N/V Charles Heidsieck Brut Reserve

93
DEC
Only %1 left
Product ID
nv-charles-heidsieck-brut-reserve

Wine Critic Reviews for N/V Charles Heidsieck Brut Reserve

One of the best value grandes marques on the market, a blend of 60 crus, with roughly a third each of Pinot Noir, Meunier and Chardonnay, vinified individually by cru and variety, in stainless steel. Compared to other grandes marques, it is high (40%) in reserve wines, averaging 10 years old and dating back to 1990. Quite a floral style with lemon sherbet intensity and bready, leesy characters. It has great concentration and complexity, with a lovely grip of acidity on the finish. Drinking Window 2020 - 2025.

Decanter | 93 DEC
(NV Charles Heidsieck “Brut Réserve” NV (Reims)) The new release of Charles Heidsieck noon-vintage “Brut Réserve” is a blend of one-third each chardonnay, pinot noir and pinot meunier- for the base year wines, which hail from 2008. However, forty percent of the cuvée is made up of reserve wines, with these being an equal blend of chardonnay and pinot noir, as the maison does not hold back meunier for its reserves. The wine spent eight years aging sur latte and was finished with a dosage of eleven grams per liter after its disgorgement in 2017. The wine is absolutely superb and clearly one of the best bargains out there in the world of non-vintage Brut from the Grandes Marques, as it offers up a pure and complex nose of pear, white peach, brioche, a touch of fresh almond, complex, chalky soil tones and a smoky topnote. On the palate the wine is pure, full-bodied and refined, with excellent mid-palate depth, frothy mousse, lovely acidity and grip and a very long, complex and classy finish. This is terrific bubbly. (Drink between 2018-2045)

John Gilman | 93 JG
Fresh and fruity while also rich and full in the mouth, this is a superbly balanced nonvintage selection. It is not quite dry with its apple and citrus fruits both given some softness. Disgorged in 2012, it already has two years bottle age that has rounded out the wine. Drink now.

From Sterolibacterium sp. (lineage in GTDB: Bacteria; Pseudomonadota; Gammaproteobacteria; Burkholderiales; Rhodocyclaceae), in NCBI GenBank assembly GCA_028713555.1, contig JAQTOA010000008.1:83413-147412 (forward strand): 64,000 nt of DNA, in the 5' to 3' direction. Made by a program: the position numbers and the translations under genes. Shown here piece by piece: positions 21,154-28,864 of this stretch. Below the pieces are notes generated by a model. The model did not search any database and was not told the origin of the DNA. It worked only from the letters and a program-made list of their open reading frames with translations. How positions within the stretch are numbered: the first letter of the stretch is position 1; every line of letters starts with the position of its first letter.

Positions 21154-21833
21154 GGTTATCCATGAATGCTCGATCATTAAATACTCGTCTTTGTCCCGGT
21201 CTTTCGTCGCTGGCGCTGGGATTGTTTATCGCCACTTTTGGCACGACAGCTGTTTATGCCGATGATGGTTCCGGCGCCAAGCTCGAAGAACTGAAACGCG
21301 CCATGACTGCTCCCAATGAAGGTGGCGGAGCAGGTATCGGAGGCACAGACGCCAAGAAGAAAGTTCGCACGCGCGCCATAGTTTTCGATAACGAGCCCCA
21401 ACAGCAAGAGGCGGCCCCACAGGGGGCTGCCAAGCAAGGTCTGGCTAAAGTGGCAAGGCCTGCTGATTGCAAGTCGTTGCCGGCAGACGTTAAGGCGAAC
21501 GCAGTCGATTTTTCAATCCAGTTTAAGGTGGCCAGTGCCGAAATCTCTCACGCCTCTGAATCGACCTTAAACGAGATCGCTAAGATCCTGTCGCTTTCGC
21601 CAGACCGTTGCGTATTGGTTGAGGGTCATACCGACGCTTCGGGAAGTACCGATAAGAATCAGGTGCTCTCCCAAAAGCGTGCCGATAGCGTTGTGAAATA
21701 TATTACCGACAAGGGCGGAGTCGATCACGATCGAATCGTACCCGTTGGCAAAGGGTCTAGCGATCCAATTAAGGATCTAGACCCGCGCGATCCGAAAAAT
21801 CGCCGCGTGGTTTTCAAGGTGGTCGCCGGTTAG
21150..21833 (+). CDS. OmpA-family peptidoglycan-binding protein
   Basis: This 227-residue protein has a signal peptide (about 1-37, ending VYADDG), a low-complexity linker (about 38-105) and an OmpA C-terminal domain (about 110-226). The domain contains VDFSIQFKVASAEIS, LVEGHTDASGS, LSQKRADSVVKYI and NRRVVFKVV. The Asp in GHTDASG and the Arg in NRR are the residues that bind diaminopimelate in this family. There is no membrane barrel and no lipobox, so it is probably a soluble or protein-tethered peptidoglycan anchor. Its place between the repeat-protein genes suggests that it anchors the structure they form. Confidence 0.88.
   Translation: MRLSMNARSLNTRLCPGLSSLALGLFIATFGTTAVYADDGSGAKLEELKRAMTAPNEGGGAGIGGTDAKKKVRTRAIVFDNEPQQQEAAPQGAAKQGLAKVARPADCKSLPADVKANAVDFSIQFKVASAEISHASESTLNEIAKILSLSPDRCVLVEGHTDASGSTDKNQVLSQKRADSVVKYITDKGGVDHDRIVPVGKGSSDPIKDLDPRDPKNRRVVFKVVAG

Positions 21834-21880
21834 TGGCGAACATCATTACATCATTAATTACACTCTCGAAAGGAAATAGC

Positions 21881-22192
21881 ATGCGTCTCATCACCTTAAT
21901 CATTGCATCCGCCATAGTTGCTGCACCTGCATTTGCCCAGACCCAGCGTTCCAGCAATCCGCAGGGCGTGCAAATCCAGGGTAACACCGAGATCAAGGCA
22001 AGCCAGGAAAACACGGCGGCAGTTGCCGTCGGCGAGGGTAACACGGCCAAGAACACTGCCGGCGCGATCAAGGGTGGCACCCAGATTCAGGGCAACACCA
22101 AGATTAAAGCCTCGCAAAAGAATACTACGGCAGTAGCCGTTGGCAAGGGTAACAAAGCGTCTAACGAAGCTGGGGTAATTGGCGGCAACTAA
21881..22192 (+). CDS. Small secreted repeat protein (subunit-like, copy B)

Wine Enthusiast | 93 WE
This vibrant version shows a range of toasted brioche, baked cherry, crystalized honey, grated ginger and coconut flavors, remaining light-footed and lively throughout. Beautifully balanced, with a lasting, mouthwatering finish.

Wine Spectator | 93 WS
Based on the 2014 vintage, complemented by fully 40% old reserve wines, the new release of Charles Heidsieck's NV Brut Réserve was disgorged earlier this year. It's showing very well, opening up in the glass with notes of green apple, dried white flowers, pear, candied peel and walnuts. On the palate, the wine is medium to full-bodied, deep and layered, with a textural attack and a racier, tighter-knit core than either the 2012- or 2010-base renditions, displaying good concentration and underlying richness. This is a bottling that continues to punch above its weight and which both merits and rewards a few years in the cellar before opening.

Robert Parker Wine Advocate | 92+ RP
This offers big house complexity in terms of toasty reductive warmth on the nose, as well as an array of grilled peach, praline and wild red berries. The palate has assertive flavorsome appeal, delivered in a well-crafted style. Fresh berries and stone fruits rule the finish. Drink now.